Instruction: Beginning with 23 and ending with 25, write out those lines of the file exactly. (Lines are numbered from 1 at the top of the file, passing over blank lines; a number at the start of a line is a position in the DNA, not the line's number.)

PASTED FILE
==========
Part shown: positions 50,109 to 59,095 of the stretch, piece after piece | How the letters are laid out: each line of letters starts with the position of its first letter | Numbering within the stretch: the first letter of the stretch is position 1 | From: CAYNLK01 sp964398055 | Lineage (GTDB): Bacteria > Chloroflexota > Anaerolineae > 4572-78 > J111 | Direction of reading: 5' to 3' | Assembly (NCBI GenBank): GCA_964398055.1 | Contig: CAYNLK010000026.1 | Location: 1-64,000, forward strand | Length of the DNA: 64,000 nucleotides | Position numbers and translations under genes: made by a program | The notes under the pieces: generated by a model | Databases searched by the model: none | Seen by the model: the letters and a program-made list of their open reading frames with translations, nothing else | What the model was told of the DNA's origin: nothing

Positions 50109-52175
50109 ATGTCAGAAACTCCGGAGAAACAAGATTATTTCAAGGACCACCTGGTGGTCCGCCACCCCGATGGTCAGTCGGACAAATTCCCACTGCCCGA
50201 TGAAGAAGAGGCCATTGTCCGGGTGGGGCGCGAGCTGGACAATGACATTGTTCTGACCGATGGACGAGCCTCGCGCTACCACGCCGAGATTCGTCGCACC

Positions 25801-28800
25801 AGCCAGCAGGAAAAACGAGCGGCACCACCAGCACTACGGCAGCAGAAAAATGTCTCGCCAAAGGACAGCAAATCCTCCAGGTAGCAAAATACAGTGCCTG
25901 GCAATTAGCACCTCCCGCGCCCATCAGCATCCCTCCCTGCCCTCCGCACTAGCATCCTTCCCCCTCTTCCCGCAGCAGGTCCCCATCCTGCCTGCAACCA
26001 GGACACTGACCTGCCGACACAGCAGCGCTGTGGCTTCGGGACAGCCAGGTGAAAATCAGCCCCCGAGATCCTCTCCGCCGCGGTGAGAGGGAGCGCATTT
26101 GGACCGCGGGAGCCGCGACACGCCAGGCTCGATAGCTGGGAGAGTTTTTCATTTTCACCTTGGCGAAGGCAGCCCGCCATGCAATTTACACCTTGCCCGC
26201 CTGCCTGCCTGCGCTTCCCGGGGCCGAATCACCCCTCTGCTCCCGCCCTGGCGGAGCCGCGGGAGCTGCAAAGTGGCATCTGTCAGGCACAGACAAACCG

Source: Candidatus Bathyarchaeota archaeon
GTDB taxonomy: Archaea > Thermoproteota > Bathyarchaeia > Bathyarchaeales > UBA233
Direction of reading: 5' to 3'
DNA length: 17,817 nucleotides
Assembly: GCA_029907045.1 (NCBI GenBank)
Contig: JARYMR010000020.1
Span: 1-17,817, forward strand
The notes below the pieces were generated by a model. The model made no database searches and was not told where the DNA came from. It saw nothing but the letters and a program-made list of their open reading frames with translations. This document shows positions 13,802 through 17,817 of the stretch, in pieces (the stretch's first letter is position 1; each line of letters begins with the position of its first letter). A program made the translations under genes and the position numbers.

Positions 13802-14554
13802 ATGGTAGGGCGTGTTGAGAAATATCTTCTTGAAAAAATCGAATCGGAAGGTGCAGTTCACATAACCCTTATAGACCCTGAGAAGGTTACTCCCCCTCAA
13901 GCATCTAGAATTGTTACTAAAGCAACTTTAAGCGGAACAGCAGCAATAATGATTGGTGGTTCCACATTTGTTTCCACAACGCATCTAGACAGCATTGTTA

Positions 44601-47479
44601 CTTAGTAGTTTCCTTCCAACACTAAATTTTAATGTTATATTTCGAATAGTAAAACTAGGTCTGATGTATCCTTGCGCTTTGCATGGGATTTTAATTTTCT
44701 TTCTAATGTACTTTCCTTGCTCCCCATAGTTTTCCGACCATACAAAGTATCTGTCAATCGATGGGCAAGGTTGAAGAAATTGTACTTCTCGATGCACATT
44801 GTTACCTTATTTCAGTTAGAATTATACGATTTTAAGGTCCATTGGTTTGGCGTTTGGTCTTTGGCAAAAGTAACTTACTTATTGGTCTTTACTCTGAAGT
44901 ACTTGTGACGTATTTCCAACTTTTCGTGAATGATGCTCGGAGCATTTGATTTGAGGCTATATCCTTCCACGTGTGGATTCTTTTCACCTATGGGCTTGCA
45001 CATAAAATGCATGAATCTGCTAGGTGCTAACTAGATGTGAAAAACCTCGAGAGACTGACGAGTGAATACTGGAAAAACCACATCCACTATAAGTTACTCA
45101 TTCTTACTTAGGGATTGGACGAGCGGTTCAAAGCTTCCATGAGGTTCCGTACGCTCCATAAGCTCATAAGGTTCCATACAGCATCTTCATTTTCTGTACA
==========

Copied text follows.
44601 CTTAGTAGTTTCCTTCCAACACTAAATTTTAATGTTATATTTCGAATAGTAAAACTAGGTCTGATGTATCCTTGCGCTTTGCATGGGATTTTAATTTTCT
44701 TTCTAATGTACTTTCCTTGCTCCCCATAGTTTTCCGACCATACAAAGTATCTGTCAATCGATGGGCAAGGTTGAAGAAATTGTACTTCTCGATGCACATT
44801 GTTACCTTATTTCAGTTAGAATTATACGATTTTAAGGTCCATTGGTTTGGCGTTTGGTCTTTGGCAAAAGTAACTTACTTATTGGTCTTTACTCTGAAGT